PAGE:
by Steve Thornton
It was called the “greatest mobilization of police in the city’s history.” But the event that brought out hundreds of Hartford-area police to Keney Park was not a riot, not a strike—it was the November 15, 1952, concert by Paul Robeson.
The controversial actor and singer had played to 3,000 people in Hartford in 1945 at Bushnell Memorial Hall. This time, however, Robeson ran into stiff opposition as his supporters attempted to secure Weaver High School across from the park (now Martin Luther King Jr. Elementary School). The performance was a benefit for the progressive electoral efforts of Connecticut’s Peoples’ Party.
Outspoken Performer Makes Enfield Home
Robeson was no stranger to the Hartford area. In 1940, he and his family bought a home, that became known as “The Beeches,” in Enfield. Robeson’s wife, Eslanda, enrolled in courses at the Hartford Seminary and was a featured speaker at the meetings of local organizations. Robeson’s long history of engaging in fights for racial equality, workers’ rights, and detente with the Soviet Union (decades before it became official US policy) followed him to Connecticut.
What infuriated his detractors most was Robeson’s refusal to condemn the Communist Party or to state whether or not he was a member. “Why do you not stay in Russia,” he was asked during a 1956 appearance before the House Committee on Un-American Activities (HUAC). Robeson replied:
Because my father was a slave, and my people died to build this country and I am going to stay right here and have a part of it just like you. And no fascist-minded people will drive me from it. Is that clear?
Performer-Activist Faces Red Scare and Racism
His left-leaning views—and high profile—made him an especially important target for those who had a stake in the status quo. He was hounded by the HUAC, spied on by the FBI, and denied a passport to tour abroad. His life was frequently threatened and his effigy was burned by the Ku Klux Klan. His every move garnered negative headlines at a time when Black people were otherwise largely invisible to the news media. “The persecution of Paul Robeson by the Government…has been one of the most contemptible happenings in modern history,” wrote W. E .B. Du Bois, noted intellectual, author, and civil rights activist.
The Hartford controversy stemmed directly from the August 1949 outdoor performance that Robeson had been scheduled to give in Peekskill, New York. Stirred by inflammatory press reports, the event turned into a wholesale attack on concert goers by hundreds of American Legion-led thugs. Rioters pulled men from their cars and beat them; then they smashed and overturned the cars. The rioting went on for three hours before the state police arrived. No arrests were made. A second Peekskill concert was held two weeks later. Under heavy guard by union members and WWII veterans, Robeson defiantly sang. Leaving the concert, however, meant attendees had to run a gauntlet of bottles and stones from thousands of protestors who included, according to eyewitnesses, the police themselves. More than 85 scheduled Robeson concerts around the country were cancelled in the next year due to political pressure.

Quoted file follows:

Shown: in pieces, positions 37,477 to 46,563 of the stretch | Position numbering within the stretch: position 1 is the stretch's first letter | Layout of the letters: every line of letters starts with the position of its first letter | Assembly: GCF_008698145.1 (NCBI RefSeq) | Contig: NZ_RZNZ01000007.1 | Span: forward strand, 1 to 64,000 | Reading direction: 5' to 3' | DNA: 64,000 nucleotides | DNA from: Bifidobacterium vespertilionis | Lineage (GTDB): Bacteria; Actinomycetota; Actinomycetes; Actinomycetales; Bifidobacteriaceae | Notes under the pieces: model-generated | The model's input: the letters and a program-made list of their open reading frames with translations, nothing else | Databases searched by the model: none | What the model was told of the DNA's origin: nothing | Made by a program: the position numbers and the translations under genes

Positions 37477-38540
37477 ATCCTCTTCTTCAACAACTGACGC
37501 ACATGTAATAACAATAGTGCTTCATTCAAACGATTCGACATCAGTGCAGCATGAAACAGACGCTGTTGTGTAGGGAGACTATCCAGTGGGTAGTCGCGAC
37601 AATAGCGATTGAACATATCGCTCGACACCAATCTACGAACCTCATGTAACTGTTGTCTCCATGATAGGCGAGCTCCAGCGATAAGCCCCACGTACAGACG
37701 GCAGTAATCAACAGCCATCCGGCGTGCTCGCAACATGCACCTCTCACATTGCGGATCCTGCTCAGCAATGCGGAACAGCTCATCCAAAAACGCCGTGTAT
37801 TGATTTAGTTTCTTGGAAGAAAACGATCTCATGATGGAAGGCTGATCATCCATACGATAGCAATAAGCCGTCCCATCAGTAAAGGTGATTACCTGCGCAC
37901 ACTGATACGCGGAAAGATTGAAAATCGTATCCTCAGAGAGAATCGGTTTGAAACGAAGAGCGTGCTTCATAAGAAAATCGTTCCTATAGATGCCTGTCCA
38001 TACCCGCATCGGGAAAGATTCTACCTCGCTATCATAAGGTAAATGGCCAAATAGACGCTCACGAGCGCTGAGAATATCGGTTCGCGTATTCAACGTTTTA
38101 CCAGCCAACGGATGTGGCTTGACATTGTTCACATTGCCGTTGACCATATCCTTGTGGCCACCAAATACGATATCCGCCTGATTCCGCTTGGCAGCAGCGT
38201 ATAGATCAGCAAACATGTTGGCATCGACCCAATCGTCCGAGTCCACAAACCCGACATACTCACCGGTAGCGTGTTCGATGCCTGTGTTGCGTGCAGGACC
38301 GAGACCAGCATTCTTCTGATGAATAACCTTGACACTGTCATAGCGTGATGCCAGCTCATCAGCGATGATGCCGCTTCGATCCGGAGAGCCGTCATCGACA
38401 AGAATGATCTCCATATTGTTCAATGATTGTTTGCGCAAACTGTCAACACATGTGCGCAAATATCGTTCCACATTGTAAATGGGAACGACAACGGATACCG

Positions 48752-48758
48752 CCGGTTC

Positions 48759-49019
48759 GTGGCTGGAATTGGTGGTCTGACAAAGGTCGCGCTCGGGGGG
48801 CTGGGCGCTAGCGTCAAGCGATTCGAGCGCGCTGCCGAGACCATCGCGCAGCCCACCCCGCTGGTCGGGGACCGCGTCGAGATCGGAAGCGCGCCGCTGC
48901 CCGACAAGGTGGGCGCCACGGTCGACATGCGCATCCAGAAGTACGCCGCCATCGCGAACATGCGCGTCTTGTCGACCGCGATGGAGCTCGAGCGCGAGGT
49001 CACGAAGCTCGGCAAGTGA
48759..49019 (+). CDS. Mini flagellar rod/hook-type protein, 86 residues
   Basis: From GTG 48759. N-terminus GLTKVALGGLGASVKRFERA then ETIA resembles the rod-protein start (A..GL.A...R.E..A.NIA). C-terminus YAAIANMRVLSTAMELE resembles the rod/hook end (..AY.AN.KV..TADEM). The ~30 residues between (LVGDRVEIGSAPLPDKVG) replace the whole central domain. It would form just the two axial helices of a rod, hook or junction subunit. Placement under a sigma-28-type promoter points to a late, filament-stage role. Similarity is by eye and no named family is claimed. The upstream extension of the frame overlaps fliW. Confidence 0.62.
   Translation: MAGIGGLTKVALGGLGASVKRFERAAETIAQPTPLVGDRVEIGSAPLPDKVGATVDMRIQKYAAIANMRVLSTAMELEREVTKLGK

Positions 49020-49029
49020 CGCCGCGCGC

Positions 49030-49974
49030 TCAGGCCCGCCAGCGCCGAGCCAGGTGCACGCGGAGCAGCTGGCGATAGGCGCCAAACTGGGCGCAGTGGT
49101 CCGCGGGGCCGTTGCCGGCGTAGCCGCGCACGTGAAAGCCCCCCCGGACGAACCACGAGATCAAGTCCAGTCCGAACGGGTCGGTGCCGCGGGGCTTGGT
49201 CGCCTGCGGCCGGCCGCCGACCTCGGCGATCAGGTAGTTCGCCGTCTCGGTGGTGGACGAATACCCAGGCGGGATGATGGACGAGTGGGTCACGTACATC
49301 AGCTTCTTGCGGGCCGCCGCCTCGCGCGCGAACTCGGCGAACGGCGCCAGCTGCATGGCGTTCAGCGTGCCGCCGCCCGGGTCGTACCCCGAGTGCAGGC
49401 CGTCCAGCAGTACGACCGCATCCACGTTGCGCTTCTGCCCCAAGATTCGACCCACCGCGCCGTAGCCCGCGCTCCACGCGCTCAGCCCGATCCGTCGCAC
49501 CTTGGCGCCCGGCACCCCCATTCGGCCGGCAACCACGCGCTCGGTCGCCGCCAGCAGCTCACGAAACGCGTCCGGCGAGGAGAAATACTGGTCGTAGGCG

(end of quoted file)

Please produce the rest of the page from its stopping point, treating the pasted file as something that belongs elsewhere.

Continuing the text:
In Hartford, conservative veterans’ groups lined up to oppose the Robeson concert. City Council member John J. Mahon led the political effort to stop Robeson. Even the local teachers’ union petitioned the Council and the Board of Education to rescind the Weaver High permit.
Supporting Robeson’s right to appear was the local chapter of the American Jewish Congress. Also backing his right to sing was city councilwoman Betty Knox and Board of Education president Lewis Fox.
The Hartford newspapers played a significant role in red-baiting Robeson and playing up the fears of violence. Early in the controversy, the Hartford Times ran a front-page article entitled “Robeson Among Guests at Red Embassy.” Letters to the papers warned Hartford people not to be “liberal with our freedom of speech when it comes to Communism.” When provocative questions from a local reporter angered Robeson, that, too, became a story. “Robeson Enraged as Party Membership is Questioned,” read the Hartford Times headline. Robeson’s anger was eloquent and pointed. “The white ruling class of America doesn’t like Negroes who stand up and talk back and fight for their rights,” he told the reporter.
In the end, Robeson did sing at Weaver High School, to an auditorium packed with 800 people. The audience called him back for six encores.
Steve Thornton has been a labor union organizer for 35 years and writes on the history of working people.
This article originally appeared on ShoeLeatherHistoryProject.com